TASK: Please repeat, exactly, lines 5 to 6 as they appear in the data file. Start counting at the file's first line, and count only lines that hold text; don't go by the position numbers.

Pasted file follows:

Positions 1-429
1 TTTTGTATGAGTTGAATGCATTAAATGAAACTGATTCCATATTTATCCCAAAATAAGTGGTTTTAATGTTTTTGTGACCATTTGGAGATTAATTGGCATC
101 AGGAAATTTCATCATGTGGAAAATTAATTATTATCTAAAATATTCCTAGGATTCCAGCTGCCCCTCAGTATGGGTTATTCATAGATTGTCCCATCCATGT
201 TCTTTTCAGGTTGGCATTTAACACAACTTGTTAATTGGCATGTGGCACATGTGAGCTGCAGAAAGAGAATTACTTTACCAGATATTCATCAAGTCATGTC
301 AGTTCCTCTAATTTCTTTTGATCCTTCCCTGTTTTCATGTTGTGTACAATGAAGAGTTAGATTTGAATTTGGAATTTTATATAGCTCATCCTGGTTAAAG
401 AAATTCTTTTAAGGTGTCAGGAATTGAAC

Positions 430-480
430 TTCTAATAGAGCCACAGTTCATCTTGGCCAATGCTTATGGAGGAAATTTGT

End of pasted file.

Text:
301 AGTTCCTCTAATTTCTTTTGATCCTTCCCTGTTTTCATGTTGTGTACAATGAAGAGTTAGATTTGAATTTGGAATTTTATATAGCTCATCCTGGTTAAAG
401 AAATTCTTTTAAGGTGTCAGGAATTGAAC